Stories

The IRE Resource Center is a major research library containing more than 27,000 investigative stories.

Most of our stories are not available for download but can be easily ordered by contacting the Resource Center directly at 573-882-3364 or rescntr@ire.org where a researcher can help you pinpoint what you need.

Search results for "regulators" ...

  • Trashed

    Fatal accidents; brutal work conditions; suspicious unions; lax oversight; mob ties and racketeers. Every night in New York, trucks from scores of private trash collection companies hit the city’s streets — often creating havoc and too rarely being reined in by regulators.
  • Power Price Spike; State Takes Action

    In this half-hour special, the I-Team re-visits some of its more than 40 stories during 2018, investigating Maine's largest utility company and a mysterious spike in usage. Thousands of Central Maine Power customers said their bills doubled or tripled and they couldn't figure out why. The I-Team asked to see those bills and hundreds of customers submitted copies. The I-Team spent days analyzing those bills and provided the data and analysis to state regulators. Hours after the data was turned over, state regulators launched an investigation.
  • Flood-related spills ignored by TX officials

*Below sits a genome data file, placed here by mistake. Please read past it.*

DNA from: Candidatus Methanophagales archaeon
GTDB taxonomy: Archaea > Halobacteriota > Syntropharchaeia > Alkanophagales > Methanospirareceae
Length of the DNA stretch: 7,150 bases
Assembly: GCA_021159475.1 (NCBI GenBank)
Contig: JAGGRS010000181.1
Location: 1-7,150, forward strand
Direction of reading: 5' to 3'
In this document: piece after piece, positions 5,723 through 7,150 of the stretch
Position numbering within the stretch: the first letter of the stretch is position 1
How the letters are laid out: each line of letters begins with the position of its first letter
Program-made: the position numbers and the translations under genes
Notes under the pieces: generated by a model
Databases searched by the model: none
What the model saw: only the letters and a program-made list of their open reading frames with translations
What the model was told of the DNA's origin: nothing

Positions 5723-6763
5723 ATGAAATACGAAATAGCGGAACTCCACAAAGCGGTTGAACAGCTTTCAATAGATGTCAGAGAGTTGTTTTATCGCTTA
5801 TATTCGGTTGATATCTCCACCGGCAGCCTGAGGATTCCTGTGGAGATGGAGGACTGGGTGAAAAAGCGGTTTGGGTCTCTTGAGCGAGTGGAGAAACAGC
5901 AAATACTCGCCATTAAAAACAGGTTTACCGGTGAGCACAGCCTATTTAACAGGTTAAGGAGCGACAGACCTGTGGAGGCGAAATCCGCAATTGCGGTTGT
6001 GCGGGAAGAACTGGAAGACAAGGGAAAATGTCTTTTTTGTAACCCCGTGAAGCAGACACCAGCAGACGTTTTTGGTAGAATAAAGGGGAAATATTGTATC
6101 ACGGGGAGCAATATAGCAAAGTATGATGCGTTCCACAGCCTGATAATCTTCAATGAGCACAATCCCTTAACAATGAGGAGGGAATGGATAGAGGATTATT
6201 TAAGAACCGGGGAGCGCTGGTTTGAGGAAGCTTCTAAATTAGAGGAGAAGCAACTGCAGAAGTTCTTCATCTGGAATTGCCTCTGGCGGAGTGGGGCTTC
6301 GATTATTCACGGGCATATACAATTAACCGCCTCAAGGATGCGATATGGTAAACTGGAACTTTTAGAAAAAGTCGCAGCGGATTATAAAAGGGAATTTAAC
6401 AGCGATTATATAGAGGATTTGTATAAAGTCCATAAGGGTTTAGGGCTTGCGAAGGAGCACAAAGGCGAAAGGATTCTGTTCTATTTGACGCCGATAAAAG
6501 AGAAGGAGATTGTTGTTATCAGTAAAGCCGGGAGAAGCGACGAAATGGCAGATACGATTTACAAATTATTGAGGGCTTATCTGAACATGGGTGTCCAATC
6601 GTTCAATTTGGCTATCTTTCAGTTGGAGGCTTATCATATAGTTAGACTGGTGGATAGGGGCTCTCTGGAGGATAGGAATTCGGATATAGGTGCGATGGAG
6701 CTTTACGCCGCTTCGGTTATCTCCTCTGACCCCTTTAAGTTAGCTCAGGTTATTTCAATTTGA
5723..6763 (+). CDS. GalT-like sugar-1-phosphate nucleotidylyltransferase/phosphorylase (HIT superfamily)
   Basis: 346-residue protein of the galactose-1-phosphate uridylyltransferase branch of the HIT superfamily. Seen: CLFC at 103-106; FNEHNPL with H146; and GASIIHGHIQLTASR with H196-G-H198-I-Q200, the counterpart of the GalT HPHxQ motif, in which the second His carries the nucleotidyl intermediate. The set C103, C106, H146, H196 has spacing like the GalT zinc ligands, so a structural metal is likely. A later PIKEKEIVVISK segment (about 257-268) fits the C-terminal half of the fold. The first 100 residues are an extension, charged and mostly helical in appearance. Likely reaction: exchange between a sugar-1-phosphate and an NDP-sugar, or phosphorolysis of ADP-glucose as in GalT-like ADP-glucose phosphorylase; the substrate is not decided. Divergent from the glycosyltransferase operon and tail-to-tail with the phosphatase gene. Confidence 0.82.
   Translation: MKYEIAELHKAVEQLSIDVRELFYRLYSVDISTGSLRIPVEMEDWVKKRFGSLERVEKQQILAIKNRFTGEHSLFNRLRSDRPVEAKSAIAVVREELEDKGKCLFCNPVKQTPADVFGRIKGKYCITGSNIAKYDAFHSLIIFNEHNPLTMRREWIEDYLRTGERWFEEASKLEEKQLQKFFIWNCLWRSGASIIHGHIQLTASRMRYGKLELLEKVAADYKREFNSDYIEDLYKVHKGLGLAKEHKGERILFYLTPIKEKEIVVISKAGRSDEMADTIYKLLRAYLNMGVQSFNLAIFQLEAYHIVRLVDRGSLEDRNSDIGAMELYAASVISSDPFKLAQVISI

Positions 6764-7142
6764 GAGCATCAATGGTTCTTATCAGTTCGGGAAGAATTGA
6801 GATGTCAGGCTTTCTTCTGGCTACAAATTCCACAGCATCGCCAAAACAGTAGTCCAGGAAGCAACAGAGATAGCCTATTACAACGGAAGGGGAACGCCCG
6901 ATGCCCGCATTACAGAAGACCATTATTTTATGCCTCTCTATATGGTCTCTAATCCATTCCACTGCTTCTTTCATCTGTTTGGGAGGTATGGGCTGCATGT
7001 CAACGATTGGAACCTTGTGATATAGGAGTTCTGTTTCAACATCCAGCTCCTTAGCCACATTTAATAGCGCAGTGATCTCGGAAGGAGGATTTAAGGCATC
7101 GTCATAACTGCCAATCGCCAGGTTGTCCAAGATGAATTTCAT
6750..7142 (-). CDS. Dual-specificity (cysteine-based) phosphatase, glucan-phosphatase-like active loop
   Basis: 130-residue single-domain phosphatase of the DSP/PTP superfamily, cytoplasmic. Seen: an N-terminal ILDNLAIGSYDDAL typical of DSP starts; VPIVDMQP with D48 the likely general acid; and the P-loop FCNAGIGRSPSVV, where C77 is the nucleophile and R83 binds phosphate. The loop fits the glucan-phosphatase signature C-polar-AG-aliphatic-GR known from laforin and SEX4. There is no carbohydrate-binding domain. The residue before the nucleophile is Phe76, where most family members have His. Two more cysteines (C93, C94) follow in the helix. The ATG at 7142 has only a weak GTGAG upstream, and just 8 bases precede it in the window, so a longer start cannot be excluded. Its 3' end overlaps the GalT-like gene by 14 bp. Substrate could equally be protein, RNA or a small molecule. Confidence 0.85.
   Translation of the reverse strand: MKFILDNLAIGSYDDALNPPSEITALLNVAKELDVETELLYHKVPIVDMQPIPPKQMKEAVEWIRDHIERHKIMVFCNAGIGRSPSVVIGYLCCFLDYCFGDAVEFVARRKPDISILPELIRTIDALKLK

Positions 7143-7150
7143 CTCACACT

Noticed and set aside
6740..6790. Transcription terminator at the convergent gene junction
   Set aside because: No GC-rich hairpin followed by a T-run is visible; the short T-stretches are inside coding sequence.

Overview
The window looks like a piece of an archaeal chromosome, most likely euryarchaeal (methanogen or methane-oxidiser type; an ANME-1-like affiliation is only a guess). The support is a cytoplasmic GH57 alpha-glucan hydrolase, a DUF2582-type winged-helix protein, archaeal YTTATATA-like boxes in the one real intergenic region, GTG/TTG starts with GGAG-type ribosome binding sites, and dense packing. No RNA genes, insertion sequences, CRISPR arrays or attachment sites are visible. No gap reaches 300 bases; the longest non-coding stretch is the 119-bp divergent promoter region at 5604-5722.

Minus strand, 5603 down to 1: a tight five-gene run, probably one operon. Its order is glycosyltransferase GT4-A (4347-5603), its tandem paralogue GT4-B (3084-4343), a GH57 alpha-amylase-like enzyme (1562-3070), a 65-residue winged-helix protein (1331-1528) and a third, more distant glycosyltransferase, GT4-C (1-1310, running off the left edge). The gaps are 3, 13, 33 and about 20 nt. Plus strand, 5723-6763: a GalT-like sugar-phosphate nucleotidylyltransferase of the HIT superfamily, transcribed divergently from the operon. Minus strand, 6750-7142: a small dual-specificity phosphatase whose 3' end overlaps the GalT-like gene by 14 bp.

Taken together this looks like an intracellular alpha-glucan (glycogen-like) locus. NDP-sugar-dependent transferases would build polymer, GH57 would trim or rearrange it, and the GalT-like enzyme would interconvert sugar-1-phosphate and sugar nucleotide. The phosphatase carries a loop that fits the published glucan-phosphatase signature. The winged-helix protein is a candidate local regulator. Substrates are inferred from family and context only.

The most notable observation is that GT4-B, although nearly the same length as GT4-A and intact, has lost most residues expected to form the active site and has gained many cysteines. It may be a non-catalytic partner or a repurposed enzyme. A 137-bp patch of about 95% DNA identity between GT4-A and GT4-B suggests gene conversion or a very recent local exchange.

The El Paso Times exposed the fact that even though they had civil-air patrol photos of them, Texas officials have mostly ignored scores of spills of oil and fracking fluid during severe floods in recent years. When they reported on the photos, which were posted on an obscure government website, the Texas Department of Public Safety ended public access to them. After subsequent reporting and editorializing, officials returned them to public view. They obtained and analyzed scores of regulatory reports to rebut regulators' claims that they respond to every spill. The problematic responses to the spills, however, continue.
  • Unlivable: How Texas Fails Farmworkers

    A four-month investigation into the state of Texas’ inspection program for migrant farmworker housing revealed a broken system where regulators have never taken action against growers who house workers in substandard conditions and don't seek out illegally operating facilities.